– June 12, 2015Posted in: Featured Stories, Stories
By ZEINAB NAJM
Photo by Zeinab Najm. Team Michigan Jacob Catanzaro (left) and Jason Foster work together to repair intentionally placed bugs in a 2015 Ford Mustang Fastback during the 2015 Ford/AAA Student Auto Skills National Championship June 9 at Ford World Headquarters.
DEARBORN — Students from all 50 states ascended upon Ford World Headquarters for the 2015 Ford/AAA Student Auto Skills National Championship June 8 and 9.
One hundred students competed in teams of two and an instructor to test their automotive skills and knowledge.
Students were required to take a timed written exam June 8 and participate in a timed hands-on event June 9.
Also on June 8, students were able to inspect their Mustang, become familiar with the vehicle, and sign off that it was in good condition before a glitch or bug was placed.
The teams had 1 hour and 30 minutes to work together and repair deliberately-installed bugs in identical 2015 Ford Mustang Fastbacks with 3.7L V6 engines.
The competition began at 8 a.m. the following day when students inspected their Mustang and their tools and equipment.
Teams were judged by their combined written score and hands-on score. The hands-on judging included how well repairs were made, safety and if any equipment was damaged. Each issue found resulted in a demerit on time.
Ford has been involved in the competition for 21 years and Ford’s manager of Technical Support Operations, Steve DeAngelis, said it serves as a way to introduce students to the world of Ford.
"This event is important because it allows students to understand the job opportunities they have with car dealerships in the future," he said. "I hope they go on to purse a career in the automotive repair, preferably with Ford or Lincoln, of course."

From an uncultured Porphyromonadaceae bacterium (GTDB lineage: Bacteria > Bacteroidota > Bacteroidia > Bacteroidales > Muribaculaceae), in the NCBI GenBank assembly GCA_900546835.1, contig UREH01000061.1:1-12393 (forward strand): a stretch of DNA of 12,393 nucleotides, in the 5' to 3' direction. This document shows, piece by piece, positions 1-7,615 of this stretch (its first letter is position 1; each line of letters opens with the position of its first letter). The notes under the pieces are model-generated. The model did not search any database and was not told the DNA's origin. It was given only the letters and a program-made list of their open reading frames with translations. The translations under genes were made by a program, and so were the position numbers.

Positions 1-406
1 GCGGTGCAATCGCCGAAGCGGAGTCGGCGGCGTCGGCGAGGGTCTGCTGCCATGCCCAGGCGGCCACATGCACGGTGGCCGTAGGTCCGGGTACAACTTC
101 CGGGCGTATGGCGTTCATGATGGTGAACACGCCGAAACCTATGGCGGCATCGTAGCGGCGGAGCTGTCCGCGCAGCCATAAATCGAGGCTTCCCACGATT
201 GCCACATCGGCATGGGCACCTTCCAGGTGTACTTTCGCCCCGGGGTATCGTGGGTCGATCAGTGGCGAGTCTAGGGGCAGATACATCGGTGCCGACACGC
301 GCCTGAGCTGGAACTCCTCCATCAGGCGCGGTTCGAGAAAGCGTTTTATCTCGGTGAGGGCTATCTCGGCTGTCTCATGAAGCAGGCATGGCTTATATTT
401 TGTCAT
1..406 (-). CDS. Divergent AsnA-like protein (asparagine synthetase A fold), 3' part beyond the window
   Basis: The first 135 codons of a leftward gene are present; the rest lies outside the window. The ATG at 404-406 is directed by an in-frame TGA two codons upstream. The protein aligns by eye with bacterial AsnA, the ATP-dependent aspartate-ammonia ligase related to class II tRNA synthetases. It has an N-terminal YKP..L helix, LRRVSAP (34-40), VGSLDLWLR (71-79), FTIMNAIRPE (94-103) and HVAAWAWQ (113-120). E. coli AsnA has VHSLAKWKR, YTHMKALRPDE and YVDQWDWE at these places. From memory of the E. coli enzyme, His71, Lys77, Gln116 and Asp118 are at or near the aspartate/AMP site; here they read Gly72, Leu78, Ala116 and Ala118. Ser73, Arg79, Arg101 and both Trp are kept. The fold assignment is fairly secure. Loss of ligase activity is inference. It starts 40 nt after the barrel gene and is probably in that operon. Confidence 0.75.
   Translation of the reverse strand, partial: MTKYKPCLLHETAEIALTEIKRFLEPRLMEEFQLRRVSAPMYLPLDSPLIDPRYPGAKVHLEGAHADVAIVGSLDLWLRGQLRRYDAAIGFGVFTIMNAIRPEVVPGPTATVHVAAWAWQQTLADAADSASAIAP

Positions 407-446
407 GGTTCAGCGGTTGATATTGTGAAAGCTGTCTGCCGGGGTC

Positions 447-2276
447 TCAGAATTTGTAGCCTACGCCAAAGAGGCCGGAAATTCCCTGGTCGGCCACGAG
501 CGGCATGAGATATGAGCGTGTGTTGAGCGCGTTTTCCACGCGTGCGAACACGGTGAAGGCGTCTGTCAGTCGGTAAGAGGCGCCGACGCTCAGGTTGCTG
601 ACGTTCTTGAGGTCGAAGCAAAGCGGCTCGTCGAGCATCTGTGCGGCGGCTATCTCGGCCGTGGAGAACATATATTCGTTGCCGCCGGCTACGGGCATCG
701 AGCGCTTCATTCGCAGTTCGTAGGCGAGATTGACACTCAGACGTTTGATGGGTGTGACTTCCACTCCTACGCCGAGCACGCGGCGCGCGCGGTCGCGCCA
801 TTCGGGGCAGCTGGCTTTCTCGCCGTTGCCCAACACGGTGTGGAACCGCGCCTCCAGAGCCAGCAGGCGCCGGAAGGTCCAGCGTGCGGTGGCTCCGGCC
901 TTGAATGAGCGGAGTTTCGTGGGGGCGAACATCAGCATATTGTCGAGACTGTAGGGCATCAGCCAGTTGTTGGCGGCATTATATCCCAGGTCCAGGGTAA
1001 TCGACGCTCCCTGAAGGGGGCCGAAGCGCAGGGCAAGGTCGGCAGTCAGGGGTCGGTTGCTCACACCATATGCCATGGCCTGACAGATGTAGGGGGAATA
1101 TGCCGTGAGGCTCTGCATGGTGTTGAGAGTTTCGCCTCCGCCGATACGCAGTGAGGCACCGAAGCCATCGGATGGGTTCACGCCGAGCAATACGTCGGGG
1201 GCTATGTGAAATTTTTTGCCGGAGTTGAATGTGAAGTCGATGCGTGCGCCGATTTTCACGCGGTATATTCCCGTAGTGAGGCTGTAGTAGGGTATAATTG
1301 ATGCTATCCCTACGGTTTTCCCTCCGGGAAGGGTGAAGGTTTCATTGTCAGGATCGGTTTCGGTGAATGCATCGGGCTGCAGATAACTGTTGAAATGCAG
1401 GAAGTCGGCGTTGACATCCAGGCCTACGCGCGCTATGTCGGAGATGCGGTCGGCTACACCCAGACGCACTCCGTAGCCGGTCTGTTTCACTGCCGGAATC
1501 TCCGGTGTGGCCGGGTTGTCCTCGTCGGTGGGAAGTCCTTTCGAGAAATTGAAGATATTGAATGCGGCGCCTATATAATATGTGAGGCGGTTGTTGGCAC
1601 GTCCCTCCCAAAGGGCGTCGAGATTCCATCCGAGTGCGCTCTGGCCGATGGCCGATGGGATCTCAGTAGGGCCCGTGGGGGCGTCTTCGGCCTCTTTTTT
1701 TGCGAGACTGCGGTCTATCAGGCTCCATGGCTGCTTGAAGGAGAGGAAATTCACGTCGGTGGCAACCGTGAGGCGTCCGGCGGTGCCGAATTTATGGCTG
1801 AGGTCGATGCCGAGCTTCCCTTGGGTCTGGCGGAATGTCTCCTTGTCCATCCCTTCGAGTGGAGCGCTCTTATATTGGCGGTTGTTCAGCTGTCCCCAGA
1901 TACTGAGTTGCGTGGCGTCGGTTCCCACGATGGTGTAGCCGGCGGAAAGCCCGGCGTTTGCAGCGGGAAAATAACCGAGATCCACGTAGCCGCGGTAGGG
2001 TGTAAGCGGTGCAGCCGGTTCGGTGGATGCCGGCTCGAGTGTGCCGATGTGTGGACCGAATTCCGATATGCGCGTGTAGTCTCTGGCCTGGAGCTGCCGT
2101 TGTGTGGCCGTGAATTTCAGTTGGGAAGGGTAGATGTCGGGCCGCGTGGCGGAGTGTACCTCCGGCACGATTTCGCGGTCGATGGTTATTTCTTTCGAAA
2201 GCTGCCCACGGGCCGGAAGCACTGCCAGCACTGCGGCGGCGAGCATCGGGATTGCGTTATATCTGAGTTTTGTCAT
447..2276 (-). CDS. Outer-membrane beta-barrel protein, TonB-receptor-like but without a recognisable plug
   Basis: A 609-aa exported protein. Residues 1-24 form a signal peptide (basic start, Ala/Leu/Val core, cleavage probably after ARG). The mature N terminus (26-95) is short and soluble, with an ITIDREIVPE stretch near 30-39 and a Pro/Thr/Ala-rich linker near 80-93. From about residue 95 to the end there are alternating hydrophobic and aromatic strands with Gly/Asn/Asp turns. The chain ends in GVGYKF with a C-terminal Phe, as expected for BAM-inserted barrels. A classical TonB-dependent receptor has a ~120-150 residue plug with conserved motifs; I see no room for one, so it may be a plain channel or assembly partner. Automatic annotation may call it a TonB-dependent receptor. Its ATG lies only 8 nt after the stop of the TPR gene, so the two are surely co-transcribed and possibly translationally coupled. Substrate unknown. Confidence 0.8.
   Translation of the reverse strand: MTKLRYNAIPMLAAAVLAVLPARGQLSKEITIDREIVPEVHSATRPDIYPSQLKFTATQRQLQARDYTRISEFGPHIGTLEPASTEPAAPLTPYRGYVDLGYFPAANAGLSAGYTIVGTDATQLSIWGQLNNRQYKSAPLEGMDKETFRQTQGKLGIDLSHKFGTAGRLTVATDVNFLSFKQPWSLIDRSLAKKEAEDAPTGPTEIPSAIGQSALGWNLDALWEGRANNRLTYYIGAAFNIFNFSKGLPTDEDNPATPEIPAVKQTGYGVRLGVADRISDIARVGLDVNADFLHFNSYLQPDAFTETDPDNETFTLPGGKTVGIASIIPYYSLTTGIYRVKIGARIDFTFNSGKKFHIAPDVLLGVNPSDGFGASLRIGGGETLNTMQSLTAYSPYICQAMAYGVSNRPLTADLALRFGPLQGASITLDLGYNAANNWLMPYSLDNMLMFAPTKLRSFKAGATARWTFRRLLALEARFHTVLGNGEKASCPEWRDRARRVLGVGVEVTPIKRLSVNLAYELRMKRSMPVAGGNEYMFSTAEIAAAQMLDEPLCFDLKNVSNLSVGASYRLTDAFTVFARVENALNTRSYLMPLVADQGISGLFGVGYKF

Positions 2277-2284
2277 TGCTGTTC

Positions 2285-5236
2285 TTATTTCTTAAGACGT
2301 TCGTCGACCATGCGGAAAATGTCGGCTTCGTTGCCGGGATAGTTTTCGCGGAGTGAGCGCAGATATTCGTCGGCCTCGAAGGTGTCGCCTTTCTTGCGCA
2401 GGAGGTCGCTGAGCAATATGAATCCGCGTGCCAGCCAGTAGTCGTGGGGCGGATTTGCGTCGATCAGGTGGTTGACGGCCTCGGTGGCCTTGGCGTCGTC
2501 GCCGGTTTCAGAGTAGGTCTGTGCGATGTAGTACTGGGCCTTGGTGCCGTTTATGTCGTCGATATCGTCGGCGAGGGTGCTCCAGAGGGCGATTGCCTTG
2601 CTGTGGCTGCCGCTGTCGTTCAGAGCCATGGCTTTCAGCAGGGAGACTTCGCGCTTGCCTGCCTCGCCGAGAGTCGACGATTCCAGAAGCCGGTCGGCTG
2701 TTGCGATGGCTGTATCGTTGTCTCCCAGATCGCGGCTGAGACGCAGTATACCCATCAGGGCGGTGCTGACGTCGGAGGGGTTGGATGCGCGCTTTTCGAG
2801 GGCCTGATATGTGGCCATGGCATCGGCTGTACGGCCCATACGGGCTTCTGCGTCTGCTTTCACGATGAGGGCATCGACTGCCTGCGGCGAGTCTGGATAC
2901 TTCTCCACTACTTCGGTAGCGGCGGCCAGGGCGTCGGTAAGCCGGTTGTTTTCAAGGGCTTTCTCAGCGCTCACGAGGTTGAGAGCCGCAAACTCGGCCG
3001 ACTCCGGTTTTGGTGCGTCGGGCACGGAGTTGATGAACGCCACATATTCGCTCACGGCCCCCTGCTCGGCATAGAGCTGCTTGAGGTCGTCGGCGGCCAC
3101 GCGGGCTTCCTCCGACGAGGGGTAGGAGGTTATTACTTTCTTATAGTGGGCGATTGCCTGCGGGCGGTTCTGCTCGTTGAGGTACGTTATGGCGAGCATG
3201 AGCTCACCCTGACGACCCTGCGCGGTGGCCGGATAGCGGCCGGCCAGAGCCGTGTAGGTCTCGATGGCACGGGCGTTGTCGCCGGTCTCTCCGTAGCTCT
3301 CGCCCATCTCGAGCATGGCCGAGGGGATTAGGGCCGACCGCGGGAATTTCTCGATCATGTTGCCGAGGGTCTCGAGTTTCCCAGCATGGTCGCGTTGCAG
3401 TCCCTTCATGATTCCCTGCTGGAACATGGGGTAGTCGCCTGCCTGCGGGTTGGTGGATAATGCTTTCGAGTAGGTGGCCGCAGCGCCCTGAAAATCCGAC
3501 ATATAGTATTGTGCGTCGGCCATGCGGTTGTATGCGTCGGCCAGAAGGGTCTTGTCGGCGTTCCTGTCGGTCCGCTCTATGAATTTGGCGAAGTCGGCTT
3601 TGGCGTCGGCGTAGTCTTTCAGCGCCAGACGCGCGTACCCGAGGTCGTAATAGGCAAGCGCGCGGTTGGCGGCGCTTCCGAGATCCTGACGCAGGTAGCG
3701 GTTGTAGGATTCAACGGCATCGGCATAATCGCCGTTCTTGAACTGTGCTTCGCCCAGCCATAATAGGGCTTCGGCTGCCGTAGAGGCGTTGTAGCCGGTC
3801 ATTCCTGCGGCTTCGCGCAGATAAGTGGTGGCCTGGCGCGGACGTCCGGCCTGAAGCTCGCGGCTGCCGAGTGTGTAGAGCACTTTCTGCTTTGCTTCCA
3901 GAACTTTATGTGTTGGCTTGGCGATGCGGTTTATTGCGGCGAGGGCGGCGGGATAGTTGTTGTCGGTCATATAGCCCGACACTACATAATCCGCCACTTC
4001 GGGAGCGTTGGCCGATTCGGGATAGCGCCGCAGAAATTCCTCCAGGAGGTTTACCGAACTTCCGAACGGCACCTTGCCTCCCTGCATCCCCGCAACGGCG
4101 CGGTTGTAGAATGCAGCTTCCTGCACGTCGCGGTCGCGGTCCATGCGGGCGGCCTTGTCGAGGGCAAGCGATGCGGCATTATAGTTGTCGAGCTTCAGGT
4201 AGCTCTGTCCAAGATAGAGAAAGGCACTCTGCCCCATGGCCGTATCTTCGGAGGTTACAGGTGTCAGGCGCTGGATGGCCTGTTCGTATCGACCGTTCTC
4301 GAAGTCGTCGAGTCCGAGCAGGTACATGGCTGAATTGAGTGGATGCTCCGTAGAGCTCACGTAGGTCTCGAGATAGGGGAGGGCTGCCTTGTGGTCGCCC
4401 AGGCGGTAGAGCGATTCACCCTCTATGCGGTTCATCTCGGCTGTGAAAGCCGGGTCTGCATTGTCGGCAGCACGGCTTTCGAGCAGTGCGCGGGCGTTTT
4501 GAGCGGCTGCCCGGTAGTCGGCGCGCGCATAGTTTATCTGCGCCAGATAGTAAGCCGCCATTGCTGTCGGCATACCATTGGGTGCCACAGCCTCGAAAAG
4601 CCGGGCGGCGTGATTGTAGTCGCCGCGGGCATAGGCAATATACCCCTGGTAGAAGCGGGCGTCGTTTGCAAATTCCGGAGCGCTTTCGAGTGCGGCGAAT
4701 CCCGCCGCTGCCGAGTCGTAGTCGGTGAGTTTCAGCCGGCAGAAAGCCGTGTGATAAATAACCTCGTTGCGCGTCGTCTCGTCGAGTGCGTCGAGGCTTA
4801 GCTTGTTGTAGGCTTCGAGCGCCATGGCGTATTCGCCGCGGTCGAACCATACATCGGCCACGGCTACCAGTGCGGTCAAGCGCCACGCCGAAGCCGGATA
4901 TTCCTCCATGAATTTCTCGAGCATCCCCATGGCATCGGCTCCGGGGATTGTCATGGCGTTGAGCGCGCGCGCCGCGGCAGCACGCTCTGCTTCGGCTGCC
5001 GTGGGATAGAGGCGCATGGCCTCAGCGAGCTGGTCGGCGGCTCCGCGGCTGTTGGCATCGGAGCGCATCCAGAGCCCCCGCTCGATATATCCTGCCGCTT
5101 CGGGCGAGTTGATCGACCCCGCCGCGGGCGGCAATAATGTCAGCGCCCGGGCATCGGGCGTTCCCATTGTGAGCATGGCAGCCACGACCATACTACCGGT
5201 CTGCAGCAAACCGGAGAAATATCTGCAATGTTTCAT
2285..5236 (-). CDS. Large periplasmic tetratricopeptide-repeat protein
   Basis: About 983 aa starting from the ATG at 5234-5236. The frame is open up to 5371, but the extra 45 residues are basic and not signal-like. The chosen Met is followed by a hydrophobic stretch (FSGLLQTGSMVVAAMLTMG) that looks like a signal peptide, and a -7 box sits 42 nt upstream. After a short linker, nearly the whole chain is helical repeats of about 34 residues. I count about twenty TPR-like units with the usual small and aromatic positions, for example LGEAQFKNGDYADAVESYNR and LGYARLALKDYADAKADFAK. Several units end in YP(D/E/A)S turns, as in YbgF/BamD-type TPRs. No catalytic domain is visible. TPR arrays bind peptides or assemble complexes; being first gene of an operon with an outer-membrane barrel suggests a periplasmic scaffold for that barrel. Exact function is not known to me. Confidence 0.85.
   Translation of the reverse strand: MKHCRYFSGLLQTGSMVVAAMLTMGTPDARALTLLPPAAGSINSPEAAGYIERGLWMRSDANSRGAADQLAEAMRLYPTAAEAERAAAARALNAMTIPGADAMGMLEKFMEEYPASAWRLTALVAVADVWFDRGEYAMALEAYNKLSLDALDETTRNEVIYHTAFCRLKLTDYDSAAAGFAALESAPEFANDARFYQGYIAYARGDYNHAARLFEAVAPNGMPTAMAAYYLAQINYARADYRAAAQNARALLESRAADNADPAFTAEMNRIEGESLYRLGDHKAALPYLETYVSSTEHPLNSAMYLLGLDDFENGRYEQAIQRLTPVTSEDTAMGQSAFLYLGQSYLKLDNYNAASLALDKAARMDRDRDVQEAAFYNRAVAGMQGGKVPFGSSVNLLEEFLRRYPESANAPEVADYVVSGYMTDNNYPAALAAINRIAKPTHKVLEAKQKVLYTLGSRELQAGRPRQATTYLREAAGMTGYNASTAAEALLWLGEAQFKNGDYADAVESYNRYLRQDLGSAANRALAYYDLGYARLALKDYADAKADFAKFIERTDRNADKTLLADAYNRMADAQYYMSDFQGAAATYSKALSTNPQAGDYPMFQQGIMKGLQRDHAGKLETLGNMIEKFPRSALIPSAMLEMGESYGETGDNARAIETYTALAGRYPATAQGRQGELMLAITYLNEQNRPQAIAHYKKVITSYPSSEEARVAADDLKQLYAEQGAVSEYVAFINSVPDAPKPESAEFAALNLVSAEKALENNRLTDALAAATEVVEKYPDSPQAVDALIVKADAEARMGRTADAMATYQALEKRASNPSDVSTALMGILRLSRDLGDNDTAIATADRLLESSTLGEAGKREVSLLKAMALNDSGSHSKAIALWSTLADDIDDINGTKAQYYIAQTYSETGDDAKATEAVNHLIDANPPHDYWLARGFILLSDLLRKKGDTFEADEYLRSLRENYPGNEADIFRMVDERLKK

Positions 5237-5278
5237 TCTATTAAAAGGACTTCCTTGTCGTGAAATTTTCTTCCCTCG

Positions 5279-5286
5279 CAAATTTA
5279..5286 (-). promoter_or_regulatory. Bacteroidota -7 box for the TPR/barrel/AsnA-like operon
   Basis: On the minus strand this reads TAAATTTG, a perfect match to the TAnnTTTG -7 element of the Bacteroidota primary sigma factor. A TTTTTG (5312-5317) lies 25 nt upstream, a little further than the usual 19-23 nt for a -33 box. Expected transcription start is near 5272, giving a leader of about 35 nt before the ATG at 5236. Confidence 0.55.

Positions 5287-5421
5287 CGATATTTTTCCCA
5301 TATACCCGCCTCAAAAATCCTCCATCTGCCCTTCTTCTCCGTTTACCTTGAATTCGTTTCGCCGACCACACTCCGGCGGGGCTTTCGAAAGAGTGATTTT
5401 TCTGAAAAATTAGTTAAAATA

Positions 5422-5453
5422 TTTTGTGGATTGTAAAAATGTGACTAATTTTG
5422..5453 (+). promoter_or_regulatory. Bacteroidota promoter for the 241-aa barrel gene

DeAngelis also said the competition builds the confidence of students by gaining knowledge and experience needed to work in the field.
The road for the 50 teams began in January when 12,000 high school juniors and seniors took an online exam testing their automotive technology knowledge.
In April and May the top 10 teams from the written exam competed in a state championship and for a spot in the national championship.
Students in state finals also fixed repairs in bugged 2015 Ford Fiesta SE vehicles in a hands-on contest. The winners of the state competitions qualified for the nationals.
The state and national competitions awarded $12 million to students who participated.
Port Huron residents Jacob Catanzaro, 17, and Jason Foster, 17, represented Michigan from Port Huron High School and St. Clair County Career Technical Center.
"I always had a love for cars growing up," Catanzaro said. "This competition seemed like such a cool and great opportunity."
His teammate agreed.
"Everyone at our school entered because we all enjoy working on cars," Foster said. "Making it all the way to the national championship and coming to Ford was exciting for us."
After the competition was completed, teams and their families headed inside for the award ceremony.
The top 10 teams were announced and were invited on stage to collect their trophies and smile for the cameras.
The top team was awarded the Ford Genuine Service Trophy for completing their repairs with the most accuracy and best time in addition to scholarships, tools, prizes and customized software.
Morgan White and Jay Saunders from Oregon took home the top prize which included a week long job shadow experience with NASCAR Driver Ryan Blaney and the Wood Brothers Racing team leading up to and during the Coke Zero 400 in Daytona this July.
Oregon team instructor Drew Barnes also won the AAA Quality Automotive Teacher Award for the highest written exam team score.
Rounding out the top 10 were Alaska in second, North Carolina third, Hawaii fourth, Virginia fifth, California sixth, Florida seventh, Pennsylvania eighth, Massachusetts ninth and Idaho 10th.
(Zeinab Najm can be reached at firstname.lastname@example.org.)